You’ve probably heard of travel routers before… Heck, you probably own one or two. They’re cheap, little Wi-Fi routers that can be powered by USB and fit into your pocket.
And, they’re pretty versatile, they can convert Ethernet to Wi-Fi, they can bypass less/insecure/open Wi-Fi at a hotel and tap into any dangling Ethernet drop nearby. And, they can extend Wi-Fi range where needed in a pinch.
The ASUS WL-330NUL does all that and a lot more, but in less space than a pack of gum.
The WL-330NUL looks like a third-generation iPod shuffle, from the front at least. It also may remind you of Apple’s USB to Ethernet adapter. The adapter comes with a built-in USB cable on one end (which folds into the device, unlike Apple’s USB to Ethernet adapter), and an Ethernet port on the bottom of the device.
Typically, travel routers require two ports – one connected to Ethernet, and one to USB power. But, the ASUS WL-330NUL takes advantage of the USB cable, depending on circumstances. That’s right – the device intelligently detects what it’s plugged into, and acts accordingly.
For example, if you plug the device into a USB power-only source (like a USB AC wall adapter), and into an Ethernet drop, the device will automagically convert into a Wi-Fi router.
However, if you plug in the USB port to a Mac or PC, and then plug in an internet source into the Ethernet port, the device automatically becomes a standard USB-to-Ethernet adapter – all the Wi-Fi stuff just shuts off, unless you turn it on.
Now, let’s say you plug in the USB port into a Mac or PC, but don’t plug in the Ethernet port? The device realizes you probably want a USB Wi-Fi adapter, and acts accordingly.
All of this is controlled by the device’s two settings panels. If you are running a Windows PC, the WL-330NUL will fire up an autorun app that gives you a Windows native configuration tool. But wait, don’t panic if you want something platform agnostic…
Normally, configuring these travel routers via a web admin panel, is a real pain. You typically wind up pulling your hair out, unable to get the web admin tool to load up, and have to master reset the device to put it in a DNS mode where it will resolve to let you change settings (especially in Ethernet-to-Wi-Fi Client mode). But, the WL-330NUL came up with a fix for that.
Typing in http://router.asus.com trigger’s a transparent, micro DNS server that the router runs, ensuring that no matter what the IP configuration is upstream, you’ll get in to the WL-330NUL’s admin page. From there you can reconfigure at any time, no Windows setup app required.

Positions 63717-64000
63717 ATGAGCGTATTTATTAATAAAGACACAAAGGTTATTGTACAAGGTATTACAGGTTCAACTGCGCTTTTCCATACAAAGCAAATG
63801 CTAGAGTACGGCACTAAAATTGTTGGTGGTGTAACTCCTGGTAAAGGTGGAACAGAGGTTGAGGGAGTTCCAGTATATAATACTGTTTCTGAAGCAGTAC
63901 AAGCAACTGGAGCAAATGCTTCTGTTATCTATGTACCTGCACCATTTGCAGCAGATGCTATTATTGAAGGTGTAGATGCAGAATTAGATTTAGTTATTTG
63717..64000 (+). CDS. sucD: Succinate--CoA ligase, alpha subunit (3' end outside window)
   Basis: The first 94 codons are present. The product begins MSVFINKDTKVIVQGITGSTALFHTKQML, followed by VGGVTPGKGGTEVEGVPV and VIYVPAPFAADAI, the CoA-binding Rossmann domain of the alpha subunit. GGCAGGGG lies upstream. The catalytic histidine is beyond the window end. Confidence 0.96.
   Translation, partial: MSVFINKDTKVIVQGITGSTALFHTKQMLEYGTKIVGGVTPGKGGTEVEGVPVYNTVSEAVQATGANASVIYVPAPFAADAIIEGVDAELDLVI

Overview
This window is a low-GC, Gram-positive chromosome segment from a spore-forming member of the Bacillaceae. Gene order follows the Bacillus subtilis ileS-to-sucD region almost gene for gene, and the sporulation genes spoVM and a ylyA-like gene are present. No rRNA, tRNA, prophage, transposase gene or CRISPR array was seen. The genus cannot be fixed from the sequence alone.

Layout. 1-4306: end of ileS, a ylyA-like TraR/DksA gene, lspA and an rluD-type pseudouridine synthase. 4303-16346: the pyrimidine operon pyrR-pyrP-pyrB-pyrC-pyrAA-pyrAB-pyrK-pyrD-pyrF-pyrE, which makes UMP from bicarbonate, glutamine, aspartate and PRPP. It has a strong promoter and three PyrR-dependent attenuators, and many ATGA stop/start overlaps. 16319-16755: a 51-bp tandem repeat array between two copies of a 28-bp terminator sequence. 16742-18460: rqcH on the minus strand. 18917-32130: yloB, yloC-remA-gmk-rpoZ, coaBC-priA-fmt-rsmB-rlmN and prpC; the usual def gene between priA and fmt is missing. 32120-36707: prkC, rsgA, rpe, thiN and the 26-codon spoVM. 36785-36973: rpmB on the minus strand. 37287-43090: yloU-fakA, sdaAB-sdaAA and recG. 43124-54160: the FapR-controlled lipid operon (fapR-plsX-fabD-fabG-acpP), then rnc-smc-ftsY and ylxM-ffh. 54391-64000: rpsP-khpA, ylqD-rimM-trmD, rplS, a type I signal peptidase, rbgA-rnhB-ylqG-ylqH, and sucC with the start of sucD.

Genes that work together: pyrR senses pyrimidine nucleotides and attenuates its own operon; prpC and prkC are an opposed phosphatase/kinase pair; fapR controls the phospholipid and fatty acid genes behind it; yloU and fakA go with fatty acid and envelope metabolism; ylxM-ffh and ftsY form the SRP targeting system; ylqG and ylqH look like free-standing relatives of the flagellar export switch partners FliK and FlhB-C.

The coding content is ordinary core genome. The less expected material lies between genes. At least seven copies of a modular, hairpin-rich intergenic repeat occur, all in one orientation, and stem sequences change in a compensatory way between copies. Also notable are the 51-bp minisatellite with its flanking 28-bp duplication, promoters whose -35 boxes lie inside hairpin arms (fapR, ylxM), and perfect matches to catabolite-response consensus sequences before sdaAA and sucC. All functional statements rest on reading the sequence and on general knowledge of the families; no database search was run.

I cannot really go in this article (which to be honest, I’m just taking a coffee/stress break to write up), to describe how much coding jujitsu ASUS put into this little router. It does things I’ve never seen any travel router, let alone standalone router pull off.
For example, if you plug in the WL-330NUL to a Windows PC, the firmware on the device detects that you’re running a Windows OS, and resolves the device as a RNDIS adapter. This is the preferred method for Windows device networking, and it’s also used by both Windows Phone and Android USB Internet tethering.
But, plug the device into a Mac or Linux (or any other type of device), and the WL-330NUL enumerates as a Realtek chipset Ethernet adapter – something that just about any modern computer supports. It’s that kind of versatility that allows the WL-330NUL to work in environments that no other USB-to-Wi-Fi adapter, let alone USB anything, to operate flawlessly.
In terms of performance, this widget had no problem maxing out my 20 mbps Comcast cable Internet connection, though I haven’t put it through faster loads. The only downsides to this device are that it doesn’t support 5 GHz, nor does it handle 802.11ac. I can’t really fault ASUS for this as no travel router today does either (well), but I do hope that ASUS follows on this device’s level of awesome with a successor that handles both.
Today, more and more PCs are trying to act like tablets. They often are lucky to ship with one real USB port on them. If you travel a lot, you know that there are times when having a USB to Ethernet, USB to Wi-Fi, or travel router can come in handy. The WL-330NUL clocks in at under $40, and often times under $35 at the big online retailers.
That may be $20 more than a travel router on a daily deal site, but it’s well worth the price. If you were to buy a USB-to-Ethernet adapter, a USB-to-Wi-Fi adapter, and a travel router, you’d be paying a lot more than what you’d pay for the WL-330NUL. And you’d have a real tough time fitting all that stuff into your pocket. The WL-330NUL, however, has found a new place right next to my smartphone in my pocket.